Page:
Triangular fight in Maharashtra elections?

By  Shimon Chadha | Updated:  Apr 15, 2019, 01:08 PM

Father of the Indian Constitution, Dr. B.R. Ambedkar’s grandson, Prakash Ambedkar, has decided to move away from the Congress-NCP alliance in these general elections, and has instead, formed an alliance with Assadduddin Owaisi.
Ambedkar’s party- Vanchit Bahujan Aghadi- failed to win a single seat in the 2014 elections, and asked for 12 seats, out of the 48 in Maharashtra, from Congress-NCP who refused the demand. Ambedkar then approached Assaddudin’s party AIMIM, which has never ventured into Lok Sabha elections from any state apart from Andhra Pradesh and Telangana. 
The VBA, standing for the rights of the Dalits, will be fielding candidates from 47 seats, whereas the AIMIM, representing the Muslim community, will contest from only the single seat of Aurangabad. 
This Dalit-Muslim alliance will be at war against the  Congress-NCP and the saffron alliance of BJP-Shiv Sena, who fought the 2014 elections too together, and won 85% of the seats.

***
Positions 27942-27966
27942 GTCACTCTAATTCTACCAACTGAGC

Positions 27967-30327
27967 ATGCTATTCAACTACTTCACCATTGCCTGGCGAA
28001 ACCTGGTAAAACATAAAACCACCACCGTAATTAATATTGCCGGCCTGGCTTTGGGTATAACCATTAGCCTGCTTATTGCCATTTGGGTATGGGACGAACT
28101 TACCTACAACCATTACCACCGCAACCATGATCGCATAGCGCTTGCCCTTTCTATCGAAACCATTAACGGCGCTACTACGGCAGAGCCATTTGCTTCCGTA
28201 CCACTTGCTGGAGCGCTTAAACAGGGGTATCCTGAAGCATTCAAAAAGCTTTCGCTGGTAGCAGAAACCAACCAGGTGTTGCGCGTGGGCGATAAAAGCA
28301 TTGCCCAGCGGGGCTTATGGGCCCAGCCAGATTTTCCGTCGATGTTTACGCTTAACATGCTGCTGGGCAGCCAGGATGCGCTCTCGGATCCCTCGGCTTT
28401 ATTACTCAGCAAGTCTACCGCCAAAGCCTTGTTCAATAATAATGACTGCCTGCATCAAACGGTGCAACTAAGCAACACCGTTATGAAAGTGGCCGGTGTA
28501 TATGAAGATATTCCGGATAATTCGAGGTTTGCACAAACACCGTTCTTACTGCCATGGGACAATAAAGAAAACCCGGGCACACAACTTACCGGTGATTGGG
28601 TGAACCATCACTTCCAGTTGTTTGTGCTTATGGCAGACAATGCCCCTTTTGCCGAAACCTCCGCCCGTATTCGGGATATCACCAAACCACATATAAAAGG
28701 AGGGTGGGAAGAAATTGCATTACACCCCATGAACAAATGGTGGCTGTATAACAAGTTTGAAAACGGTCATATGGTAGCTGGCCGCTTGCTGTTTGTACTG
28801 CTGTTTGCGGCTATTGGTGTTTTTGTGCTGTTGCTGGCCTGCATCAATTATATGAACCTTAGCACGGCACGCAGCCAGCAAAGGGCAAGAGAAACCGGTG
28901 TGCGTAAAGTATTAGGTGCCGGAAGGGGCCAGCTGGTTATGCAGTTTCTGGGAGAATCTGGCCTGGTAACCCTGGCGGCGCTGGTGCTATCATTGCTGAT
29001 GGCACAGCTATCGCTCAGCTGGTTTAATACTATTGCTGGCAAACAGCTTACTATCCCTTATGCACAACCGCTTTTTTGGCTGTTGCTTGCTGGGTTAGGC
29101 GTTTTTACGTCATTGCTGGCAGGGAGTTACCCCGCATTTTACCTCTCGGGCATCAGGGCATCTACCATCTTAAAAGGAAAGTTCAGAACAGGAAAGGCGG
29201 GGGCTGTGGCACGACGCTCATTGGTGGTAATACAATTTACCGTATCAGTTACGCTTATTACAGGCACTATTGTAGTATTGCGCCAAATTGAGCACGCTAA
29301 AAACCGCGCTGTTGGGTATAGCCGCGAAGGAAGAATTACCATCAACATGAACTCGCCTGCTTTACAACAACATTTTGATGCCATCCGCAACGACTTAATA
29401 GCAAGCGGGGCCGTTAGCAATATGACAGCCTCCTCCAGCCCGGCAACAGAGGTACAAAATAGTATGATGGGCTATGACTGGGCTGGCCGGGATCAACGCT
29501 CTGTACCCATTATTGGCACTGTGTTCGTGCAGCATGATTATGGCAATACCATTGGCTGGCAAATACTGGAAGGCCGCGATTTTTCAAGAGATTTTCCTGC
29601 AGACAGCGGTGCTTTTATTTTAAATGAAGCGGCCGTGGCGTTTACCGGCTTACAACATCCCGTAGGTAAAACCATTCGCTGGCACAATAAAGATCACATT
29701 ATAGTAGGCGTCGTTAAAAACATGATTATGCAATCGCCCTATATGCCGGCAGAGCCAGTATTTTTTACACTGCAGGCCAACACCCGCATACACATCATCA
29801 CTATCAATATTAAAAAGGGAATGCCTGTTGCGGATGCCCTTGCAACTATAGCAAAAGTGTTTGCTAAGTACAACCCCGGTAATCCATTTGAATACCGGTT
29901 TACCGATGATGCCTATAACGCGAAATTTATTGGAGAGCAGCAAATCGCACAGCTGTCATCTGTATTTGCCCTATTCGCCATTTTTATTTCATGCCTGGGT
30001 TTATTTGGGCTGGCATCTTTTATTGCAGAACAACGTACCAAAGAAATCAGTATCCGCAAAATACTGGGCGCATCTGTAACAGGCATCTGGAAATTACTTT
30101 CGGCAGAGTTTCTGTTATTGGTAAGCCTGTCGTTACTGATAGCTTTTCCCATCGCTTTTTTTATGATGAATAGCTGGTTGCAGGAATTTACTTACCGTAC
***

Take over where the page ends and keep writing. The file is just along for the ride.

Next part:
The main challenge, reports claim, lies in the seats of Solapur and Aurangabad.
Solapur has been represented in the Lower House for two terms by Ambedkar, and thrice by Congress veteran and former Union Home Minister Sushil Kumar Shinde. This is a fight, whose result cannot be easily predicted, considering Shinde’s popularity and experience, and Ambedkar’s name and recent strategic moves bringing all the minorities and marginalised communities under one umbrella.
Aurangabad, the Muslim-dominated district, has incumbent MLA Imtiyaz Jaleel from the AIMIM, against Shiv Sena leader and sitting MP Chandrakant Khaire. Jaleel has had a record series of victories in the assembly and local elections in Aurangabad, whereas Khaire has unprecedented success from the parliamentary seat, and has represented the seat in the Parliament for 20 years. 
Political analysts believe, that it might be foolish for the either national party to dismiss the VBA-AIMIM alliance, as it is an untested combination, which might work wonders in the state for those sections of the population who have never had anyone cater only and specifically to their needs previously. 

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